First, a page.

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Uplift Your Favorite Trans Books Today Using This Hashtag

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If you’re on the bookish internet, especially if you prioritize diverse books in your reading, you’ve probably noticed this phenomenon: suddenly, a marginalized group’s books are being promoted all over twitter. Overnight, everyone is promoting their favorite trans authors (or Black authors, Jewish authors, etc.). Immediately, you know: something bad happened.

The bookish internet — and I don’t exclude myself from this — tends to respond to bigotry with reading lists. When we hear about a disaster happening, we try to find books that give background information. When someone is targeted for their race, we try to lift up authors of that race. When a famous author uses their platform to spew hate, we try to counteract that by sharing recommendations for diverse authors.

There’s nothing wrong with this, necessarily, but it can be a painful and unsettling experience for an author to only see increased attention (and sales) when their community is going through something traumatic. Many authors may see their books sales increase and have their heart jump into their throat: “What did I miss? What happened? Was someone killed?”

Marginalized authors deserve to have their books celebrated all year round, not just in the wake of tragedy or in response to hatred. There should be space for unadulterated joy around these stories, so that they’re not always embedded in a darker, upsetting national (and international) conversation.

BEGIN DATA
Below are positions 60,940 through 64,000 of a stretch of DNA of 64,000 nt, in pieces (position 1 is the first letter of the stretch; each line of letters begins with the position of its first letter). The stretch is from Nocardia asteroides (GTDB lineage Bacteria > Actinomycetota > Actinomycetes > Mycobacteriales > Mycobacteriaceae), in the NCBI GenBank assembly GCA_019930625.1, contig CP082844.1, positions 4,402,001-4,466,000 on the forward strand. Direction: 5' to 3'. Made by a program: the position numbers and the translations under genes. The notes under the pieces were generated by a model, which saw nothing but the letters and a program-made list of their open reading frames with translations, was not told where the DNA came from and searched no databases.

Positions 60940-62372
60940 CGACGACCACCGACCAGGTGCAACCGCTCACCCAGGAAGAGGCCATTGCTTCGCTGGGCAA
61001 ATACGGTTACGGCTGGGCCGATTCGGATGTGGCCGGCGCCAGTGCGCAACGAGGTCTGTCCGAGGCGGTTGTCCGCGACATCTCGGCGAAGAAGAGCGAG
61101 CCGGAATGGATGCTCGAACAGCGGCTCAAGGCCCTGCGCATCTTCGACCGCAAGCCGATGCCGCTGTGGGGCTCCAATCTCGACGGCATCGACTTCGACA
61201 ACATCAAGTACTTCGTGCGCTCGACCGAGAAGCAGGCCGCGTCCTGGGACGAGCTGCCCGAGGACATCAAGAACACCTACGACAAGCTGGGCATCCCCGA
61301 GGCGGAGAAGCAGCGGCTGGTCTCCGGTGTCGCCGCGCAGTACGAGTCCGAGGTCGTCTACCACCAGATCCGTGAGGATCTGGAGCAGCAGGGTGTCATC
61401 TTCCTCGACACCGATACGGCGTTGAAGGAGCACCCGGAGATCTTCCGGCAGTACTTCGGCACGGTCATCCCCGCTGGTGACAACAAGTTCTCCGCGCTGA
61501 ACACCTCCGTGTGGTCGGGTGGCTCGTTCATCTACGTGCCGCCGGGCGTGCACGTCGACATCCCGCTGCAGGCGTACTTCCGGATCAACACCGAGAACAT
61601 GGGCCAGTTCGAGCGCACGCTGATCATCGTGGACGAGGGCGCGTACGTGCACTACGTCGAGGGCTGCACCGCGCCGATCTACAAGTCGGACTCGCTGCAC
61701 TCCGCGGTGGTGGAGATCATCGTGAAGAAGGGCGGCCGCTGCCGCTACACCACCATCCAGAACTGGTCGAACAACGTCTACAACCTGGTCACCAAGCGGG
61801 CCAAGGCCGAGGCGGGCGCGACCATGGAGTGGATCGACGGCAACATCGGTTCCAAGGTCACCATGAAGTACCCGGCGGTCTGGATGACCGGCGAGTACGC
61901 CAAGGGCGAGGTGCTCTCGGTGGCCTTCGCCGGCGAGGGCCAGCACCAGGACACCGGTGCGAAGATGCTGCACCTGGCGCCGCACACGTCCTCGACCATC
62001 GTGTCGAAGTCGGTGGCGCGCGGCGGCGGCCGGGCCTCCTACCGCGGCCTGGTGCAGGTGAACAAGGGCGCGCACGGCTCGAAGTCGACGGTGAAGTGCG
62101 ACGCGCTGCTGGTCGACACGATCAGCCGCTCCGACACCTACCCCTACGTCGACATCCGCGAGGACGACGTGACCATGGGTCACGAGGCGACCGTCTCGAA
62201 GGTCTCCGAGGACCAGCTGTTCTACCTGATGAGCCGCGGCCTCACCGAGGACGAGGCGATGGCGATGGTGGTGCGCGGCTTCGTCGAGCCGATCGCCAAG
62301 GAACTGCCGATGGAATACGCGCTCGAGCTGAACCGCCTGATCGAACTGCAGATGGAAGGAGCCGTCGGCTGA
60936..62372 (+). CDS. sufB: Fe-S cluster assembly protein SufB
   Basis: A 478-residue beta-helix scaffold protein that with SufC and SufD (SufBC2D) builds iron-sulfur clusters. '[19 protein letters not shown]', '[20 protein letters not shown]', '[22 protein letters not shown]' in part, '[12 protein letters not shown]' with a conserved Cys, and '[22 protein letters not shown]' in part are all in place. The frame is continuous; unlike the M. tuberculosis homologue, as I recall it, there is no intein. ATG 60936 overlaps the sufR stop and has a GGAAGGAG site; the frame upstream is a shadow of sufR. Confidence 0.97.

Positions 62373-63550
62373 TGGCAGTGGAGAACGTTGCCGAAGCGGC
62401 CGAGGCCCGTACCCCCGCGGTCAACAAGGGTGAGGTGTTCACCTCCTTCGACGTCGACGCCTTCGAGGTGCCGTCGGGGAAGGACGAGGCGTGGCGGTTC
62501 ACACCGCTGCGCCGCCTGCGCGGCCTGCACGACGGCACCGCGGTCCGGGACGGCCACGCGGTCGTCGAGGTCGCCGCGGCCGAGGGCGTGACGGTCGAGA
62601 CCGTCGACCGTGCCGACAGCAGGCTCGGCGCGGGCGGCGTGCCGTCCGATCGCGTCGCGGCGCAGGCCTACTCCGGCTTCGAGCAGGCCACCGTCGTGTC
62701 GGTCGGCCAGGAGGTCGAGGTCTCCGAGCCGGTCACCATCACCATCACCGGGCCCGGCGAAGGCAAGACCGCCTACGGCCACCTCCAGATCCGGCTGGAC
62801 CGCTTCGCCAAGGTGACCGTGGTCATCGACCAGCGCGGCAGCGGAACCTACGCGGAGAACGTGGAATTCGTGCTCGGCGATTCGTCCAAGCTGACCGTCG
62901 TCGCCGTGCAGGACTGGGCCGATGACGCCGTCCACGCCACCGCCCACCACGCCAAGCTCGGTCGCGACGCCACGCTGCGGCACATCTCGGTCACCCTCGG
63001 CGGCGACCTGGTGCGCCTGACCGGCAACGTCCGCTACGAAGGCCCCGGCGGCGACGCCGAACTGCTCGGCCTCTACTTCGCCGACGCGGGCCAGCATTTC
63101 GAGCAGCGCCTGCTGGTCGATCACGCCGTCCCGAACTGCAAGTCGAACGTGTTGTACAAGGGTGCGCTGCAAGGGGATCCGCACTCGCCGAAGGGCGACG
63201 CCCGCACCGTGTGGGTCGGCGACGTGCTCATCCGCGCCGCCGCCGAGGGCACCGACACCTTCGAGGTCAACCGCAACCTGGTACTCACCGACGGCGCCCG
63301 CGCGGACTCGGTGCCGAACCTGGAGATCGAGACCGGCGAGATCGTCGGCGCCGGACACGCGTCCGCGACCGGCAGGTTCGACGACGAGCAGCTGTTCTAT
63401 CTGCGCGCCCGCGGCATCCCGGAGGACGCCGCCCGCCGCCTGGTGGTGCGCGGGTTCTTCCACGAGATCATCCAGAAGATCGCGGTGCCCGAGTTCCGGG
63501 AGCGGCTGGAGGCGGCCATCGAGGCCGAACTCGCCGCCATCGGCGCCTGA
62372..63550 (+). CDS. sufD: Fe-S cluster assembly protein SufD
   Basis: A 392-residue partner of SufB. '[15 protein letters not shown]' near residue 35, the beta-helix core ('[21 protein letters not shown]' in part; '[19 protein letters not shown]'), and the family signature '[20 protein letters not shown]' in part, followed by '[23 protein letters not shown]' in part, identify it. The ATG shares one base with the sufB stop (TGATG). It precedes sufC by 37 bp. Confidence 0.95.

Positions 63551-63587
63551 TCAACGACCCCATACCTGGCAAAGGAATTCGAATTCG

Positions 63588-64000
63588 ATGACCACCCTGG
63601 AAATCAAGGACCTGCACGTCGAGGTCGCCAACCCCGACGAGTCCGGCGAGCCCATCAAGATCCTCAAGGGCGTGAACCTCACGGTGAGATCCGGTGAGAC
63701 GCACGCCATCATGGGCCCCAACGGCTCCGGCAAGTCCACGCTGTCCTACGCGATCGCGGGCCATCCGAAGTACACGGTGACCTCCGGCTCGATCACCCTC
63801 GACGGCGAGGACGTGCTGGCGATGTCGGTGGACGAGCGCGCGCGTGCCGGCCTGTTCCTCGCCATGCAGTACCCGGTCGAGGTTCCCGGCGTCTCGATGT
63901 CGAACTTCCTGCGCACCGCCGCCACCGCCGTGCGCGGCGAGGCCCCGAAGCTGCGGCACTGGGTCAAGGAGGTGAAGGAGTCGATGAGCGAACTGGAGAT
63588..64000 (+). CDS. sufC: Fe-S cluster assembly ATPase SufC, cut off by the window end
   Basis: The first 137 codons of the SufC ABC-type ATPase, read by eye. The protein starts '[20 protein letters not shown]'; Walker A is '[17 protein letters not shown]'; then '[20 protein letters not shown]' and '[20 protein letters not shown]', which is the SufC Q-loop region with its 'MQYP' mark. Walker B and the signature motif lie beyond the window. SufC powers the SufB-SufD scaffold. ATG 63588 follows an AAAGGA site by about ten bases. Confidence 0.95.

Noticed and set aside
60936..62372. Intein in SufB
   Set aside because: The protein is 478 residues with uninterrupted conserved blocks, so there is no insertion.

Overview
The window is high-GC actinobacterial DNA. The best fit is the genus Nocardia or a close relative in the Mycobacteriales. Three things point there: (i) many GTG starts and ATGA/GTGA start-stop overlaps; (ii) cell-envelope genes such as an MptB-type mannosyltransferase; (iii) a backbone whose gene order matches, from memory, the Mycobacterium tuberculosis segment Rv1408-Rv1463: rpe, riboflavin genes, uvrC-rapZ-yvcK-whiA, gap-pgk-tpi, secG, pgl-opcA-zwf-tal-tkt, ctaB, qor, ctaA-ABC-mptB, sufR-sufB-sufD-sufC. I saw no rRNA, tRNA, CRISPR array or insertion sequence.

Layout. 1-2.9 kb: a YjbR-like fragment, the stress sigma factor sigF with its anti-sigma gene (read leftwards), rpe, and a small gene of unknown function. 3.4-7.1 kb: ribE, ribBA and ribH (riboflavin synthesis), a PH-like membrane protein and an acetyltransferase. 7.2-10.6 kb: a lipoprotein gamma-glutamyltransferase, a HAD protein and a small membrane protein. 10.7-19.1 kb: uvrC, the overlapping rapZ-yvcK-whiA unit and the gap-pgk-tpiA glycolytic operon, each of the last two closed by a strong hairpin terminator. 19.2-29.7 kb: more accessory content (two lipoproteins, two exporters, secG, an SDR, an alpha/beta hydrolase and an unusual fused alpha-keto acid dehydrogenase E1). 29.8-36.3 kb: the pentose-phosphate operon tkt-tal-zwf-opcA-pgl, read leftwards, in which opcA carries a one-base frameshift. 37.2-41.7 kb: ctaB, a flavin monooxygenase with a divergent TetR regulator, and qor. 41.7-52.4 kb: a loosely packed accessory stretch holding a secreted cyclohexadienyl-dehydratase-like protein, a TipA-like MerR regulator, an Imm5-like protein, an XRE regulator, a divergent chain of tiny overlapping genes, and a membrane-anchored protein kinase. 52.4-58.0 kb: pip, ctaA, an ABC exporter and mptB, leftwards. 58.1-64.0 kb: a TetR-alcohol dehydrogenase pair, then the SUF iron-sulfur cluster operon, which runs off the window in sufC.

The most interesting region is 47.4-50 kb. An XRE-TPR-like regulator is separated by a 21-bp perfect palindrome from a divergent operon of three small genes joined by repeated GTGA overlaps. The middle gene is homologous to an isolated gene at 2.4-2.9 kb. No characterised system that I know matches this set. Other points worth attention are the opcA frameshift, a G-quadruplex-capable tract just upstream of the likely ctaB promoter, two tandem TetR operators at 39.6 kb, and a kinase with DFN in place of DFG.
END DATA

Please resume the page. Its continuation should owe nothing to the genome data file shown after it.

Emery Lee, author of The Meet Cute Diary, has a created a campaign to try to make this happen.

E explains, “the project is simple: on one day, people tweet about their favorite trans books/authors and use the hashtag #TransBooks365 because trans books are worthwhile all year, not just as a bigotry response. Feel free to use the hashtag across platforms too for more visibility.”

The hashtag can be used through the year, but Lee is hoping that a lot of people using it on August 30 will draw attention to it, making it go a lot farther.

Not sure where to get started? We have lots of recommendations. Here are just a few.

Trans Adult Books

Fierce Femmes cover

Fierce Femmes and Notorious Liars by Kai Cheng Thom

Part memoir, part fairytale, this is one of the most stunning books I’ve ever read. It follows Thom growing up as a trans woman, eventually finding a community of trans sex workers who form a vigilante group to defend themselves. Thom’s lyrical writing and experimentation with the memoir format that will leave a lasting impression.

The Death of Vivek Oji

The Death of Vivek Oji by Akwaeke Emezi

Any one of Emezi’s works is going to be a winner, but this is their most well-known. It begins with the death of Vivek, a gender-nonconforming queer person with a fractured relationship with his family. After finding his body on her doorstep, his mother tries to piece together what happened, and learns just how little she knew her son.

An Unkindness of Ghosts cover

An Unkindness of Ghosts by Rivers Solomon

This is “an Afrofuturist novel centered around inherited trauma and systematic racism, that reimagines the Trans-Atlantic Slave Trade in space.” A sometimes difficult read, it’s also powerful and memorable, earning Solomon comparisons to Octavia Butler.